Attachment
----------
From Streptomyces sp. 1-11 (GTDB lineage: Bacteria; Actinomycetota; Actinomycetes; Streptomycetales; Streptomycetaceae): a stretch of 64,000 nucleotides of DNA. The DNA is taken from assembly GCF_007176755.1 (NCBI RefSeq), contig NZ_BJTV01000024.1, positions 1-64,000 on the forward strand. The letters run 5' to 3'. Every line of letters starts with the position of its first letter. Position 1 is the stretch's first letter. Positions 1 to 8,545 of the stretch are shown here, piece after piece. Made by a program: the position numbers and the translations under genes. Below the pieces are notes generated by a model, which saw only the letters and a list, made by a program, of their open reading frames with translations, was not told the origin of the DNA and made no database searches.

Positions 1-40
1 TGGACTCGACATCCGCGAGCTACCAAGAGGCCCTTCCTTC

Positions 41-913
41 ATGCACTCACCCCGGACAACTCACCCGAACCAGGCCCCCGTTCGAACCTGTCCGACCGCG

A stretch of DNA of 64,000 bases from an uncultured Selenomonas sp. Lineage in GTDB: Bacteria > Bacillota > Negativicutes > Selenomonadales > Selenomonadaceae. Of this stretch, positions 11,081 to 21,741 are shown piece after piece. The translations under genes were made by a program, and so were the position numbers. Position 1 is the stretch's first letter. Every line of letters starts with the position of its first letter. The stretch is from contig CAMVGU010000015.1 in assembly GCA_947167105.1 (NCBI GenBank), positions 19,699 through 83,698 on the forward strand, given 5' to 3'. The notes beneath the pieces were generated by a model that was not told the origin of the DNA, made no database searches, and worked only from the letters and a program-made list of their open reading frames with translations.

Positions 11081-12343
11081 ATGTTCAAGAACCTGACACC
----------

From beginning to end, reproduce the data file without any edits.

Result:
From Streptomyces sp. 1-11 (GTDB lineage: Bacteria; Actinomycetota; Actinomycetes; Streptomycetales; Streptomycetaceae): a stretch of 64,000 nucleotides of DNA. The DNA is taken from assembly GCF_007176755.1 (NCBI RefSeq), contig NZ_BJTV01000024.1, positions 1-64,000 on the forward strand. The letters run 5' to 3'. Every line of letters starts with the position of its first letter. Position 1 is the stretch's first letter. Positions 1 to 8,545 of the stretch are shown here, piece after piece. Made by a program: the position numbers and the translations under genes. Below the pieces are notes generated by a model, which saw only the letters and a list, made by a program, of their open reading frames with translations, was not told the origin of the DNA and made no database searches.

Positions 1-40
1 TGGACTCGACATCCGCGAGCTACCAAGAGGCCCTTCCTTC

Positions 41-913
41 ATGCACTCACCCCGGACAACTCACCCGAACCAGGCCCCCGTTCGAACCTGTCCGACCGCG

A stretch of DNA of 64,000 bases from an uncultured Selenomonas sp. Lineage in GTDB: Bacteria > Bacillota > Negativicutes > Selenomonadales > Selenomonadaceae. Of this stretch, positions 11,081 to 21,741 are shown piece after piece. The translations under genes were made by a program, and so were the position numbers. Position 1 is the stretch's first letter. Every line of letters starts with the position of its first letter. The stretch is from contig CAMVGU010000015.1 in assembly GCA_947167105.1 (NCBI GenBank), positions 19,699 through 83,698 on the forward strand, given 5' to 3'. The notes beneath the pieces were generated by a model that was not told the origin of the DNA, made no database searches, and worked only from the letters and a program-made list of their open reading frames with translations.

Positions 11081-12343
11081 ATGTTCAAGAACCTGACACC